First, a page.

North Norfolk

2015 Result:
Conservative: 15256 (30.9%)
Labour: 5043 (10.2%)
Lib Dem: 19299 (39.1%)
Green: 1488 (3%)
UKIP: 8328 (16.9%)
MAJORITY: 4043 (8.2%)

Category: Marginal Liberal Democrat seat

Geography: Eastern, Norfolk. Most of North Norfolk council area.

Main population centres: Cromer, Wells-next-the-Sea, North Walsham, Holt, Sheringham.

Profile: A long, thin rural seat, stretching along the northern coast of Norfolk from Wells-next-the-Sea to the Norfolk broads and taking in much of the Norfolk Coast area of natural beauty. The area is made up of small villages and towns, Victorian beach resorts from a time before the Beeching cuts, fishing villages and market towns. Quiet, sleepy and remote - even the largest towns like Cromer have populations under 10,000 - and, like many coastal seats, it has one of the highest proportions of elderly people of any constituency in the UK.

Politics: North Norfolk had been a Labour seat in the 1950s and 1960s but the Labour rural vote has declined and Labour`s support has largely vanished. It was a very safe Conservative seat for Ralph Howell for 27 years until 1997. He was briefly replaced by David Prior, the son of former cabinet minster Jim Prior, who managed to hold on with only a 2.2% majority in 1997 before losing the seat to the Liberal Democrats in 2001 by a wafer thin majority of 483. The marginality of the seat and the high profile Conservative candidate - the blogger, commentator and Politicos bookshop founder Iain Dale - meant the seat received much attention in 2005, but in the end Norman Lamb easily retained his seat with a majority of over 10,000.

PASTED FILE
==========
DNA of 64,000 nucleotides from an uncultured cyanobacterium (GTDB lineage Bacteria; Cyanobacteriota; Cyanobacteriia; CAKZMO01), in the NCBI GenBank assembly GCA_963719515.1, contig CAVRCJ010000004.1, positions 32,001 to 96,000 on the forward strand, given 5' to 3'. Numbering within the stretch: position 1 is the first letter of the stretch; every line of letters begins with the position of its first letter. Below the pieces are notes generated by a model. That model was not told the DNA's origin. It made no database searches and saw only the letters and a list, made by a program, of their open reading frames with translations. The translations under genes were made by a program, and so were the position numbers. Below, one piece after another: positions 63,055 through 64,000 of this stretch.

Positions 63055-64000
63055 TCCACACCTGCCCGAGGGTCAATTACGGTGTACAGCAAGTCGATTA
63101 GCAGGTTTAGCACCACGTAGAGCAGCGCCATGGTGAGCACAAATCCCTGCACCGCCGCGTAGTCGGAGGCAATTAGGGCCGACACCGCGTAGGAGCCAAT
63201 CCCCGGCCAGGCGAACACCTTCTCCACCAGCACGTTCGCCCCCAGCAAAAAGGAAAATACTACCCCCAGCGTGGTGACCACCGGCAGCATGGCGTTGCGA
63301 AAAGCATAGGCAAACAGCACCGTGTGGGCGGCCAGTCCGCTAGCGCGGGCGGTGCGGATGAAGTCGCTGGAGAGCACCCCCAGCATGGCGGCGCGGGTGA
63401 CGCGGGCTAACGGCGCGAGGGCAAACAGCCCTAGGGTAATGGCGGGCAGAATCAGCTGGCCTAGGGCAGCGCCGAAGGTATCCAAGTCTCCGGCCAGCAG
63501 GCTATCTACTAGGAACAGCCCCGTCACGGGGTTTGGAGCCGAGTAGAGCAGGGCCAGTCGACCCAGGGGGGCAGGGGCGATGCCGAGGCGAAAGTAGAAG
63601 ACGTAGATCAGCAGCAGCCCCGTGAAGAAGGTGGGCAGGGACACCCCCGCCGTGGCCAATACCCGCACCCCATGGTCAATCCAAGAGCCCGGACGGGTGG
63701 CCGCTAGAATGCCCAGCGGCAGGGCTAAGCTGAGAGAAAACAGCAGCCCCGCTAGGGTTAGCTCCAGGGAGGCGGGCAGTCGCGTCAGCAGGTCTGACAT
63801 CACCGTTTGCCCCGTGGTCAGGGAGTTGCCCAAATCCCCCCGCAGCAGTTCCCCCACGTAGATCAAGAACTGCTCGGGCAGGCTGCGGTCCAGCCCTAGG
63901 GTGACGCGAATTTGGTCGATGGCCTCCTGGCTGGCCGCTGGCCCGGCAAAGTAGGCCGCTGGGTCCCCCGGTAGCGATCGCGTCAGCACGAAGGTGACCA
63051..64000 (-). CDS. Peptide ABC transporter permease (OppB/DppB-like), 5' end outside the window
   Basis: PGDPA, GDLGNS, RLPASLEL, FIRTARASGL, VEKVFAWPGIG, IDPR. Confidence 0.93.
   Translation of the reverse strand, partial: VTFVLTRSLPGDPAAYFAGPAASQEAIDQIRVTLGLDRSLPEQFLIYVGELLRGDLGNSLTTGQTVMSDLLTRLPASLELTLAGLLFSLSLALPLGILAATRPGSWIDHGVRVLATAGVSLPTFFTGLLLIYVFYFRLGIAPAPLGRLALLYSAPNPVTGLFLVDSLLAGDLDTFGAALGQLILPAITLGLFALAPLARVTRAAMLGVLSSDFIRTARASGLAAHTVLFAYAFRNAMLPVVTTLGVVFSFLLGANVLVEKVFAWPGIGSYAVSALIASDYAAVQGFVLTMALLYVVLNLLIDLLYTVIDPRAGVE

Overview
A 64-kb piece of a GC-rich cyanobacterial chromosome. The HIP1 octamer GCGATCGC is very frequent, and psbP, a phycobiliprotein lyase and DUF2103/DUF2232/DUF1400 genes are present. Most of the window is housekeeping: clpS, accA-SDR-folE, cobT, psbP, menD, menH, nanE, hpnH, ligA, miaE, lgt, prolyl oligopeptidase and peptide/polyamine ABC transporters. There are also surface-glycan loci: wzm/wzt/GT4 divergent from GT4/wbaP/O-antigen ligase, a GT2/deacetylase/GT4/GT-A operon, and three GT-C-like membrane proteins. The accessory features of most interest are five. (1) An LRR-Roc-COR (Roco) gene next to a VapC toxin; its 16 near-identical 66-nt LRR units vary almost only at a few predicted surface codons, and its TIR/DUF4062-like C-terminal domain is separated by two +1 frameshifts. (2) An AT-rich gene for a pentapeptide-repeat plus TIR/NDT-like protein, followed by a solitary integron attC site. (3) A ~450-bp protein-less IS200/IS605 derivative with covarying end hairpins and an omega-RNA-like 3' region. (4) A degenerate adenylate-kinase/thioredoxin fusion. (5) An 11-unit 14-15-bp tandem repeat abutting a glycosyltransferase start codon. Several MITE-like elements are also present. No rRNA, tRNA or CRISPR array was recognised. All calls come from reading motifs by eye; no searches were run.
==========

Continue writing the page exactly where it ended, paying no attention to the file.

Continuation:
Current MP
NORMAN LAMB (Liberal Democrat) Born 1957, Watford. Educated at Wymondham College and Leicester University. Former employment lawyer. Norwich councillor 1987-1991. Contested Norfolk North 1992, 1997. First elected as MP for Norfolk North in 2001. PPS to Charles Kennedy 2003-2005, Lib Dem shadow secretary for the DTI 2004-2006, Chief of Staff to Menzies Campbell 2006, Lib Dem shadow health secretary 2006-2010. PPS to Nick Clegg 2010-2012, government whip 2010-2012, Under-secretary of state for employment relations 2012, Minister of State for care services 2012-2015. Unsuccessfully contested Lib Dem leadership election in 2015.
Past Results
2010
Con: 15928 (32%)
Lab: 2896 (6%)
LDem: 27554 (55%)
UKIP: 2680 (5%)
Oth: 603 (1%)
MAJ: 11626 (23%)
2005*
Con: 20909 (35%)
Lab: 5447 (9%)
LDem: 31515 (53%)
UKIP: 978 (2%)
Oth: 116 (0%)
MAJ: 10606 (18%)
2001
Con: 23495 (42%)
Lab: 7490 (13%)
LDem: 23978 (43%)
GRN: 649 (1%)
Oth: 608 (1%)
MAJ: 483 (1%)
1997
Con: 21456 (36%)
Lab: 14736 (25%)
LDem: 20163 (34%)
MAJ: 1293 (2%)

*There were boundary changes after 2005

Demographics
2015 Candidates